Retirement Legislation Passes House

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In a 417 to 3 vote, the “Setting Every Community Up for Retirement Enhancement” or SECURE Act has passed the House, and is heading to the Senate for vote.  Here is a brief rundown of the bill’s major provisions along with some thoughts.

  • Required Minimum Distributions will be pushed out from age 70.5 to 72.
    • I would have preferred they pushed this out further, or just eliminated it all together.
  • Non-spouse individuals who inherit Retirement Accounts will be required to distribute them over a 10 year period.  Currently, a beneficiary can stretch the payments out over their lifetime.
    • The most disappointing part of the entire legislation, eliminating the ability for parents to pass their retirement savings along to their children in a tax efficient manner.  There is some hope the Senate can tweak this provision.
  • Allow parents to withdraw as much as $10,000 from 529 education plans towards paying some student loans.
    • What would make more sense is to simply allow 529 plans to pay any and all student loans.  Shouldn’t the reduction of student loan debt be more encouraged?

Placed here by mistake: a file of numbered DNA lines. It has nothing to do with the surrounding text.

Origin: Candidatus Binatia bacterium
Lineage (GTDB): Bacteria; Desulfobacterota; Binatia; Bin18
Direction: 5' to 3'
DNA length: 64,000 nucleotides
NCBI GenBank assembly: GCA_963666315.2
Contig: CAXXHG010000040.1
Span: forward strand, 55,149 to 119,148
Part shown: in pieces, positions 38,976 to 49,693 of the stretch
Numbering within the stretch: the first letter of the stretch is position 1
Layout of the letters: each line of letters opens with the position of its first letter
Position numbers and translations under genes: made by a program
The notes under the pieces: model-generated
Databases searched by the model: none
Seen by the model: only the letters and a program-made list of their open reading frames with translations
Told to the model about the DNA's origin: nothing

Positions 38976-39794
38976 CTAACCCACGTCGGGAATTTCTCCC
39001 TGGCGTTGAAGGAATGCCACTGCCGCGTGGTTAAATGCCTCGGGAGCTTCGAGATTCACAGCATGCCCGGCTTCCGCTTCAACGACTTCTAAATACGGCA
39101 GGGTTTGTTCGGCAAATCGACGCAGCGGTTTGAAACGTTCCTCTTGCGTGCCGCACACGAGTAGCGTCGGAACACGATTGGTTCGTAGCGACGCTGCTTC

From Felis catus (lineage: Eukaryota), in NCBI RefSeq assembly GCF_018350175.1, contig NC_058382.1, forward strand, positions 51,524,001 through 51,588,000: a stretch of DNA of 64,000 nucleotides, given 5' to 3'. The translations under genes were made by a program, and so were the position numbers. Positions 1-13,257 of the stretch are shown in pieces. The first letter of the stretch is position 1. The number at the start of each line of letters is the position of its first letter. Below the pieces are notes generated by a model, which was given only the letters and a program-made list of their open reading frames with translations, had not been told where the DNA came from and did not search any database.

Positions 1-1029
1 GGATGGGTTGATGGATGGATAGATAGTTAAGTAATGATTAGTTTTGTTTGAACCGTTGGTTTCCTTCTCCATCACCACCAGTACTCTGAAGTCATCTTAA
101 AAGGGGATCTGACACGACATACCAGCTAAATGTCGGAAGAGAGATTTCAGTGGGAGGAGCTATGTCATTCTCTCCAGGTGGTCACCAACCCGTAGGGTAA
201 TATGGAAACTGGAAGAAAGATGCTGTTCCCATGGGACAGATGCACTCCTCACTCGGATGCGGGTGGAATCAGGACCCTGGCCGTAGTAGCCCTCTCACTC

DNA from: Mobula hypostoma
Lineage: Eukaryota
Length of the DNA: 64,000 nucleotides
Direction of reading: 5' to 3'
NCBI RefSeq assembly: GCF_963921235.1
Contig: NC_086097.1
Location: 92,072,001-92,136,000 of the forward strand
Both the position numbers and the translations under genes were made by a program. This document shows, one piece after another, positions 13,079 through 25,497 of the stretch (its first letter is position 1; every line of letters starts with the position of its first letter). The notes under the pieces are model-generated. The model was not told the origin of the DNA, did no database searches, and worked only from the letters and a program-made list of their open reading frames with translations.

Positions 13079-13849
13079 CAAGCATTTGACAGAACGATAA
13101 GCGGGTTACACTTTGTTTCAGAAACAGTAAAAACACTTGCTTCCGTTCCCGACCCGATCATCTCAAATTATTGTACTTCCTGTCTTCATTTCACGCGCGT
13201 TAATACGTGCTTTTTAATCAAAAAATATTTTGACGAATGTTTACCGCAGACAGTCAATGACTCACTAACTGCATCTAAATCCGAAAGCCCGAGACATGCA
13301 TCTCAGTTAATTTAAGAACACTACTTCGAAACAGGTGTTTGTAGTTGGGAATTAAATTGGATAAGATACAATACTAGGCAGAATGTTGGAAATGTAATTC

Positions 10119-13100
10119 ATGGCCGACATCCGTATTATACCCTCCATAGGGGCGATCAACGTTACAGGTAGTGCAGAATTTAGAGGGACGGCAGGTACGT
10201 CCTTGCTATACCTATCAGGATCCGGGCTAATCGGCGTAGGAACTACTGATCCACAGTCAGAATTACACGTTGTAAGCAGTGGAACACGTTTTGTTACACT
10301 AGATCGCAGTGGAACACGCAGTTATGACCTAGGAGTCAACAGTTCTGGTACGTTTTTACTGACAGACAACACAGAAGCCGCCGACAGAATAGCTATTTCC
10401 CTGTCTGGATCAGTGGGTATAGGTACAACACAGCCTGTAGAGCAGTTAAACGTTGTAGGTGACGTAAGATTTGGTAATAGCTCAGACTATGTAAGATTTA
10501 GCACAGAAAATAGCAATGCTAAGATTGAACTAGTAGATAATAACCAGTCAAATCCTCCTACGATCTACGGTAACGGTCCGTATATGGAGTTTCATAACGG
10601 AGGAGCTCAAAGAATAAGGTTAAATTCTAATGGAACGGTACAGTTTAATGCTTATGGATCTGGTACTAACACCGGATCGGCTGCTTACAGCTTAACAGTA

• Provide protections and incentives to companies that add annuities to their 401(k) plan.
    • Setting every community up for retirement enhancement by introducing more high fee insurance products into the 401k marketplace?

In summary, this legislation really just provides insurance companies better access to the $5 trillion dollar 401k market, at the expense of the Inherited IRA.

If this legislation passes, here are a couple of items for consideration:

If you are currently saving in a retirement plan and do not need the tax breaks of Pre-tax contributions, Roth contributions going forward could make sense.  I would also review the fees inside of your 401k if your company moves to an annuity platform.

If you are retired, I would discuss Roth conversions with your accountant to see if it makes sense to gradually move money from Pre-tax to Roth over the course of several years.

Permanent life insurance to cover future tax liabilities will once again be a planning item.  This type of life insurance was minimalized when the estate tax cap was increased to over $11M.  Now it will come back into play, except this time for middle class America.

I hope this is helpful, as always if you have any questions please don’t hesitate to contact me at the office.  Have a great holiday weekend!

Best,

Clint

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